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Speeding ticket leads to non-penalizing penalty in Cambodia

Breaking news: The Amazing Race 13 started on time for the first time in weeks. Haleljah. Of course, since there can’t be two victories in one week, a quarter of this week’s episode was airline ticket drama in a New Zealand travel agency, none of which affected the results at all. At least there was good stuff once the teams arrived in Cambodia:

  • Having won the Travelocity trip as the winners of last week’s Travelocity leg of the Travelocity Race, Ken and Tina did their new duty as Travelociwhores and looked at information about their vacation while the gnome sat unobtrusively on the table next to their laptop. I always do my web surfing with oversize web site mascots sitting on my desk.
  • During an interview, Ty referred to his girlfriend Aja by saying, “I wouldn’t trade her in for a Porche or anything like that.” The result were two awesome facial expressions: Aja looking at him with a Did you just say that? face, and Ty looking back with a face that said, Yes I did, and I thought it was funny until I just saw your face, and now I am going to pretend that I never responded to the question. Where am I?
  • Kelly and Christy mocked Dallas–“Doesn’t that hair remind you of ‘Teen Wolf’?” one of them asked. Dallas was annoyed, although not enough to compose a coherent sentence. “Kelly and Christy irk my nerve,” he said. “I wonder what they would look like when they don’t paint their faces in the morning.” Zing!
  • Andrew and Dan were having trouble pumping gas, and asked Ken if there was a trick. “Just like pulling the zipper down and letting her flow, boys,” Ken said. He did not demonstrate.
  • Best metaphor of the night: “It’s hotter than Satan’s toenails up in here,” Aja said.
  • “Gosh dang them, turkey lips,” Tina said of Nick and Starr. I’m not sure if that was some kind of Tampa colloquialism or an indictment of Nick and Starr’s facial features.
  • In Cambodia, Dallas described a village by announcing that “the town’s in the water. It’s like Waterworld.” 1995 film reference–zing!
  • Kelly and Christy said something at the beginning about using their smarts, but are so dumb they forgot to do that. Instructed to collect a pair of chattering teeth from a local dentist, they arrived and one of them saw the dentist working on a woman and freaked out. “Holy crap!” she said. “Oh my gosh, I thought we were taking that woman’s teeth.”
  • Amazing Race moment of the week: “I must just be missing it. I must be blind,” Tina said as she was literally standing in the room that she was supposed to find at Angkor Wat.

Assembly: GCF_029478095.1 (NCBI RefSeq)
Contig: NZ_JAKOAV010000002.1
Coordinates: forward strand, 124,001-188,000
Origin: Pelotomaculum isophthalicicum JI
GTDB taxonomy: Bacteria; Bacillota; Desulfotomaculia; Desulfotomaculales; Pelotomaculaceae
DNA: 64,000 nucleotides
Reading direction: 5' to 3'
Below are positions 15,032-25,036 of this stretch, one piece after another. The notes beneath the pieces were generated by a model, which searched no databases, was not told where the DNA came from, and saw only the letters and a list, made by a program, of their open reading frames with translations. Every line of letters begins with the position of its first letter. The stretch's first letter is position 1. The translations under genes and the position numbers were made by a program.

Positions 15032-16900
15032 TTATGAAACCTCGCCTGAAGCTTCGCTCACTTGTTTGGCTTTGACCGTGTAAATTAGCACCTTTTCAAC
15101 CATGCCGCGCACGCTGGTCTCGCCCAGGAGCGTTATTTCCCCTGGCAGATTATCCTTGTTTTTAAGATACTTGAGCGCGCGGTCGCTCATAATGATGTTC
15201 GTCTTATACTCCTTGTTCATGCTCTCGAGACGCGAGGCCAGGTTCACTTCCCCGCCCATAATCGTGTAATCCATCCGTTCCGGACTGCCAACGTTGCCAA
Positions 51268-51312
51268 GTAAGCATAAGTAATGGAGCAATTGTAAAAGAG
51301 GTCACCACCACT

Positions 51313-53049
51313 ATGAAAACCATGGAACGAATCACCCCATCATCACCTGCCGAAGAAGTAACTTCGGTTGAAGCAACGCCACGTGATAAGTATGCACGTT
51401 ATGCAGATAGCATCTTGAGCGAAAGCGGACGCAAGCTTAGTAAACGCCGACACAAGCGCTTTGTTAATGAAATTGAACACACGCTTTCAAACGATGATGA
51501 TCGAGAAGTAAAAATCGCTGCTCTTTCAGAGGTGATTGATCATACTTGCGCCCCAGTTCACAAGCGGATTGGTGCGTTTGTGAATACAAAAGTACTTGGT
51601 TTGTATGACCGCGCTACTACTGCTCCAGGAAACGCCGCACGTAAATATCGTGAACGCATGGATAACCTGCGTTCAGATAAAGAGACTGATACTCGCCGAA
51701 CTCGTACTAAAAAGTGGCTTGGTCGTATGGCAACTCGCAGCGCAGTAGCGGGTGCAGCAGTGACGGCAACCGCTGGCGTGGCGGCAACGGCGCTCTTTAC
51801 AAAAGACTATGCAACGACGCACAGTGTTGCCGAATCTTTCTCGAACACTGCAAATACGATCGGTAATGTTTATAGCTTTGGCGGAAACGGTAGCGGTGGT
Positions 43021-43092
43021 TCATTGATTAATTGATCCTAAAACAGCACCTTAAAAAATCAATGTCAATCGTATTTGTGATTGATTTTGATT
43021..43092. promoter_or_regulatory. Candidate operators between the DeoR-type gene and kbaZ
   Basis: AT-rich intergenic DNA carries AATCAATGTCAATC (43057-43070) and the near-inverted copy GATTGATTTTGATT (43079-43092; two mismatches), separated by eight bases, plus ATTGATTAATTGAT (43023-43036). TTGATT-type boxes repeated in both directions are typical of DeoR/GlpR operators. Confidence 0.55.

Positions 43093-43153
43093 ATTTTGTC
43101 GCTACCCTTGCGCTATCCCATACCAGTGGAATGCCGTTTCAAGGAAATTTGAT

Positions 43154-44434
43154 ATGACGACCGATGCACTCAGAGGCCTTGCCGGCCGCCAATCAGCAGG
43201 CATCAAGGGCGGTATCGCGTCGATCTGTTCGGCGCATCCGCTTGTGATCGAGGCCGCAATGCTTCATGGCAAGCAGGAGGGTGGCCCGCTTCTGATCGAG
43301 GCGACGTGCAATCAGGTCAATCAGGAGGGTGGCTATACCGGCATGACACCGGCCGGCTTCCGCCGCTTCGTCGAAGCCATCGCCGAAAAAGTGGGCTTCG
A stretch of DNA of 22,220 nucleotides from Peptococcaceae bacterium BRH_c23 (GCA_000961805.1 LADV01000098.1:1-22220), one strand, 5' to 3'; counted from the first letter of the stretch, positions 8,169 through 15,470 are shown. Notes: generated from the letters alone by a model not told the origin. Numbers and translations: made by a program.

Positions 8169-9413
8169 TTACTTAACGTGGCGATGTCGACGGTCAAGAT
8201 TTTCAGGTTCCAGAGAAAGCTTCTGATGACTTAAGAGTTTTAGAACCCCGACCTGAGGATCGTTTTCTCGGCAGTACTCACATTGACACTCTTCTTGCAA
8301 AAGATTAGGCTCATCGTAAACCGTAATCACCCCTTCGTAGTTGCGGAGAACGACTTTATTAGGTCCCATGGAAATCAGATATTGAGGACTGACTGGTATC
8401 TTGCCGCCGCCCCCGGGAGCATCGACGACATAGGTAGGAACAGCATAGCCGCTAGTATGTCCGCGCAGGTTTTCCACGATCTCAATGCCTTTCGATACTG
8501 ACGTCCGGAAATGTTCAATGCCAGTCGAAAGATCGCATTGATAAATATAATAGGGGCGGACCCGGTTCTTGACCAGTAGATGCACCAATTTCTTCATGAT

• Nick and Star came in first, breaking Ken and Tina’s streak, and winning a trip from Travelocity. Wait, I thought Expedia–I mean, Orbitz–sponsored the show.
  • “It’s the original Playboy mansion,” Andrew or Dan said about Angkor Wat, for no discernible reason. Maybe they found its towers to be phallic? Maybe they’re just trying too hard to be funny constantly?
  • Trying to find the pit stop, Dan said, “Does anyone see a lot of Americans around?” That may be the smartest strategy ever used on the race: ask where there are a bunch of cameras. When looking for clue boxes or other not-so-hidden things they just can’t find, teams should ask locals, “Did anyone see my camera operator panning away from me for an ironic shot of something I keep running past?”
  • Ty and Aja were eliminated, which was somewhat predictable thanks to all of their relationship talk this week, but the biggest surprise came from a post-episode announcement from Phil Keoghan: “Because Terence and Sarah were stopped for speeding, they received a 30-minute penalty that did not affect the outcome of this leg but will be applied to the start of the next.” Um, what? If it didn’t affect this leg, meaning they arrived 30 minutes ahead of the eliminated team, hasn’t it already been applied? Why would it then impact them next week? Did the producers just not find out about it–or figure out what to do–until after eliminating Ty and Aja?

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  • Andy Dehnart is the creator of reality blurred and a writer and teacher who obsessively and critically covers reality TV and unscripted entertainment, focusing on how it’s made and what it means. Learn more about Andy.


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